[ by Charles Cameron — tracing the same tale from Ibrahim challenging Nimrod as quoted in Dabiq back to Midrash Rabbah ]
I ended my last post, An end times update & the Islamic State, with a DoubleQuote:
Foreign Policy, In a New Ukraine, the Sun Rises in the West Discovering Islam, Rising of the Sun from the West
But then, d’oh, a new issue of Dabiq comes out, and on p 4 there’s a reference to Qur’an 2.258:
Have you not considered the one who argued with Ibrahim about his Lord [merely] because Allah had given him kingship? When Ibrahim said, “My Lord is the one who gives life and causes death,” he said, “I give life and cause death.” Ibrahim said, “Indeed, Allah brings up the sun from the east, so bring it up from the west.” So the disbeliever was overwhelmed [by astonishment], and Allah does not guide the wrongdoing people [Al-Baqarah: 258].
What’s that book title? The Sun Also Rises…
That’s quite an intriguing exchange, you know, for Dabiq to be quoting — especially considering that Ibrahim is the caliphal name of al-Baghdadi, that Dabiq preaches the millah Ibrahim, and so forth.
There’s more to the story, of course.
The Qur’an 21.51-71 goes into more detail:
We gave Abraham aforetime his rectitude — for We knew him — when he said to his father and his people, ‘What are these statues unto which you are cleaving?’ They said, ‘We found our fathers serving them.’ He said, ‘Then assuredly you and your fathers have been in manifest error.’ They said, ‘What, hast thou come to us with the truth, or art thou one of those that play?’ He said, ‘Nay, but your Lord is the Lord of the heavens and the earth who originated them, and I am one of those that bear witness thereunto. And, by God, I shall assuredly outwit your idols, after you have gone away turning your backs.’ So he broke them into fragments, all but a great one they had, for haply they would return to it. They said, ‘Who has. done this with our gods? Surely he is one of the evildoers.’ They said, ‘We heard a young man making mention of them, and he was called Abraham.’ They said, ‘Bring him before the people’s eyes; haply they shall bear witness.’ They said, ‘So, art thou the man who did this unto our gods, Abraham?’ He said, ‘No; it was this great one of them that did it. Question them; if they are able to speak!’ So they returned one to another, and they said, ‘Surely it is you who are the evildoers.’ Then they were utterly put to confusion saying, ‘Very well indeed thou knowest these do not speak.’ He said, ‘What, and do you serve, apart from God, that which profits you nothing; neither hurts you? Fie upon you and that you serve apart from God! Do you not understand?’ They said, ‘Burn him, and help your gods, if you would do aught.’ We said, ‘O fire, be coolness and safety for Abraham!’ They desired to outwit him; so We made them the worse losers, and We delivered him, and Lot, unto the land that We had blessed for all beings.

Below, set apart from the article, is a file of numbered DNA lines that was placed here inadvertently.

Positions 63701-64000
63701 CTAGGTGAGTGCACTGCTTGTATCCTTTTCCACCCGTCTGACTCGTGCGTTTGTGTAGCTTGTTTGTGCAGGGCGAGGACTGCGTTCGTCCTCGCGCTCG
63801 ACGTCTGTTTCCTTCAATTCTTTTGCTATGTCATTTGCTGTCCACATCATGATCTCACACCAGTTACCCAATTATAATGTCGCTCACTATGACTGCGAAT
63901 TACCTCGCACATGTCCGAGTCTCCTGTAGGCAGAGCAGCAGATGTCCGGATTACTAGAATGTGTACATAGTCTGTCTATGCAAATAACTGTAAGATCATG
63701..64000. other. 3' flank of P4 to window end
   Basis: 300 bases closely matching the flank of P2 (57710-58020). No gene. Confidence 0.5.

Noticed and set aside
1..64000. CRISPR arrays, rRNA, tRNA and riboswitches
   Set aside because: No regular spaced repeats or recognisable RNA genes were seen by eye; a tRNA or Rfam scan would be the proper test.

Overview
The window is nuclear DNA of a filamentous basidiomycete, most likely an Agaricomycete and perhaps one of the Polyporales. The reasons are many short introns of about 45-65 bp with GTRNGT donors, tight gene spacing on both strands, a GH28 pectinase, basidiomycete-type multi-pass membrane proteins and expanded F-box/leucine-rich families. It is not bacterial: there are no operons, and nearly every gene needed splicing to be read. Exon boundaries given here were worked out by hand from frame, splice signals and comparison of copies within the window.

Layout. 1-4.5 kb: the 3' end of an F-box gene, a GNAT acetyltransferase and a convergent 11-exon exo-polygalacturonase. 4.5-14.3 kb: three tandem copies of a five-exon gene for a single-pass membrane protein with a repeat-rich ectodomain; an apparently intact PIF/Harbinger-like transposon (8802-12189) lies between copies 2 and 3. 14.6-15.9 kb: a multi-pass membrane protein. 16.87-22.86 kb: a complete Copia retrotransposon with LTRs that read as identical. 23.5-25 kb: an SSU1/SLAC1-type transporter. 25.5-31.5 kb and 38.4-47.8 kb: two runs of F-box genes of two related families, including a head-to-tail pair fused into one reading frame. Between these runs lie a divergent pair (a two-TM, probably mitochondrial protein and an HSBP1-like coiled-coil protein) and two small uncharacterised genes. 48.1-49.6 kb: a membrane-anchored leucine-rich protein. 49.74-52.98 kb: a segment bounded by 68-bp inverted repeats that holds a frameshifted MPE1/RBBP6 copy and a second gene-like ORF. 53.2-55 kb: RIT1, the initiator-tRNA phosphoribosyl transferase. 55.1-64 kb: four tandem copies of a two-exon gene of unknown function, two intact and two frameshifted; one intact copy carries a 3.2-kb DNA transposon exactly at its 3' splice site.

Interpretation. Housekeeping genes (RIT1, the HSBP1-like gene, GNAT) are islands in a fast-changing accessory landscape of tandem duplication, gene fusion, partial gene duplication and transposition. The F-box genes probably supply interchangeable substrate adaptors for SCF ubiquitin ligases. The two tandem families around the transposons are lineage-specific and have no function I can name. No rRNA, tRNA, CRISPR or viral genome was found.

And behind that telling o the story, there’s the Midrash Rabbah, in which we read [p. 311] that Abraham mocked customers of his father’s idol-manufacturing business, with the result that his father handed him over to the King, Nimrod — himself an idolater:
Thereupon he seized him and delivered him to Nimrod. ‘Let us worship the fire’ he [Nimrod] proposed. ‘Let us rather worship water’, which extinguishes the fire,’ replied he. ‘Then let us worship water!’ ‘Let us rather worship the clouds which bear the water.’ ‘Then let us worship the clouds!’ ‘Let us rather worship the winds which disperse the clouds’ ‘Then let us worship the wind!’ ‘Let us ratherworship human beings, who withstand the wind.’ ‘You are just bandying words,’ he exclaimed; ‘We will worship naught but the fire. Behold, I will cast you into it, and let your God whom you adore come and save you from it.’ Now Haran was standing there undecided. If Abram is victorious, [thought he], I will say that I am of Abram’s belief, while if Nimrod is victorious I will say that I am on Nimrod’s side. When Abram descended into the fiery furnace and was saved, he [Nimrod] asked him, ‘Of whose belief are you?’ ‘Of Abram’s,’ he replied. Thereupon he seized and cast him into the fire; his inwards were scorched and he died in his father’s presence. Hence it is writteN, AND hARAN DIED IN THE PRESENCE OF (‘AL PENE) HIS FATHER TERAH
I shall have more to say about Dabiq 5 in further posts — the whole magazine is a bit much to digest at once.